Factors affecting long-term survival (>10 years) after cardiac transplantation in the cyclosporine era

Ranjit John, Hiranya A. Rajasinghe, Silviu Itescu, Sanjeev Suratwalla, Katherine Lietz, Alan D. Weinberg, Alfred Kocher, Donna M. Mancini, Ronald E. Drusin, Mehmet C. Oz, Craig R. Smith, Eric A. Rose, Niloo M. Edwards

Research output: Contribution to journalArticlepeer-review

30 Scopus citations

Abstract

OBJECTIVES: The aim of this study was to determine long-term survival >10 years) after cardiac transplantation in the cyclosporine era and identify risk factors influencing long-term survival. BACKGROUND Despite the availability of newer modalities for heart failure, cardiac transplantation remains the treatment of choice for end-stage heart disease. METHODS: Between 1983 and 1988, 195 patients underwent heart transplantation at a single center for the treatment of end-stage heart disease. Multivariable logistic regression analysis of pretransplant risk factors affecting long-term survival after cardiac transplantation included various recipient and donor demographic, immunologic and peritransplant variables. RESULTS: Among the group of 195 cardiac transplant recipients, actuarial survival was 72%, 58% and 39% at 1, 5 and 10 years respectively. In the 65 patients who survived > 10 years, mean cardiac index was 2.9 1/m2 and mean ejection fraction was 58%. Transplant-related coronary artery disease (TRCAD) was detected in only 14 of the 65 patients (22%). By multivariable analysis, the only risk factor found to adversely affect long-term survival was a pretransplant diagnosis of ischemic cardiomyopathy (p = 0.04). CONCLUSIONS: Long-term survivors maintain normal hemodynamic function of their allografts with a low prevalence of TRCAD. It is possible that similar risk factors that lead to coronary artery disease in native vessels continue to operate in the post-transplant period, thereby contributing to adverse outcomes after cardiac transplantation. Aggressive preventive and therapeutic measures are essential to limit the risk factors for development of coronary atherosclerosis and enable long-term survival after cardiac transplantation.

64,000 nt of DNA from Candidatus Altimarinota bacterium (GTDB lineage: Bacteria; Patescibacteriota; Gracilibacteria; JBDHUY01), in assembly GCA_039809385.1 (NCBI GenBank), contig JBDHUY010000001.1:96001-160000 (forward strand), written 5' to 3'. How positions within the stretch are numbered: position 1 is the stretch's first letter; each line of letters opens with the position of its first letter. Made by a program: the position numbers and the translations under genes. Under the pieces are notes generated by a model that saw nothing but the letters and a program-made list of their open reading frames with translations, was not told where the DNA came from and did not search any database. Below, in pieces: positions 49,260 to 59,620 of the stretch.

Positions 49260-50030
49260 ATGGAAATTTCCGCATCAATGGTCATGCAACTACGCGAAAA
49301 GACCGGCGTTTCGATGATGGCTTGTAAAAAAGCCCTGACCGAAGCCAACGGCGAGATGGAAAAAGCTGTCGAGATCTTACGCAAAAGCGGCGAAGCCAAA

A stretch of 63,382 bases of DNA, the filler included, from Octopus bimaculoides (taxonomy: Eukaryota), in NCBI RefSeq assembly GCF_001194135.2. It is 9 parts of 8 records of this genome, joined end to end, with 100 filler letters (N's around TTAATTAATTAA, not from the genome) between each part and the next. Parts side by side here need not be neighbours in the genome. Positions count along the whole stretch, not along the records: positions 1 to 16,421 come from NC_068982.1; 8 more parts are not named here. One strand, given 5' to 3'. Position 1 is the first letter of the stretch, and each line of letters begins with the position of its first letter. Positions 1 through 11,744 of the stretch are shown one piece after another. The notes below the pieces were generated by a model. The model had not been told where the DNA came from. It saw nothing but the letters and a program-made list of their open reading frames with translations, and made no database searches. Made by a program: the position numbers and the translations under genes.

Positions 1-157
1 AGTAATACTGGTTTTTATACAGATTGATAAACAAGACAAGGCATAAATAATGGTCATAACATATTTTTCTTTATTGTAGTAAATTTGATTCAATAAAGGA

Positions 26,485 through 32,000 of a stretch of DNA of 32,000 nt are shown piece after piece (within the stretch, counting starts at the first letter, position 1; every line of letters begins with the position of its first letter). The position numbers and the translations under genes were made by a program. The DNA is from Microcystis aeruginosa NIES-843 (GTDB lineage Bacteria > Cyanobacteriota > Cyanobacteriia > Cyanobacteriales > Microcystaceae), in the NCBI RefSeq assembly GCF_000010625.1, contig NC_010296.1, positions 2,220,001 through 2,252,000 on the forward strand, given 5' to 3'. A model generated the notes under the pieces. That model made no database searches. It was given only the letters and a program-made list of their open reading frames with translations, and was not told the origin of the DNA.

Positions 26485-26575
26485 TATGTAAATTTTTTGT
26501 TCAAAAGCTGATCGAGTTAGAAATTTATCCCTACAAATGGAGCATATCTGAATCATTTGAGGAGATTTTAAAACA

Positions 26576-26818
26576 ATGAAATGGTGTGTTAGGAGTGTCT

Original languageEnglish (US)
Pages (from-to)189-194
Number of pages6
JournalJournal of the American College of Cardiology
Volume37
Issue number1
DOIs
StatePublished - 2001

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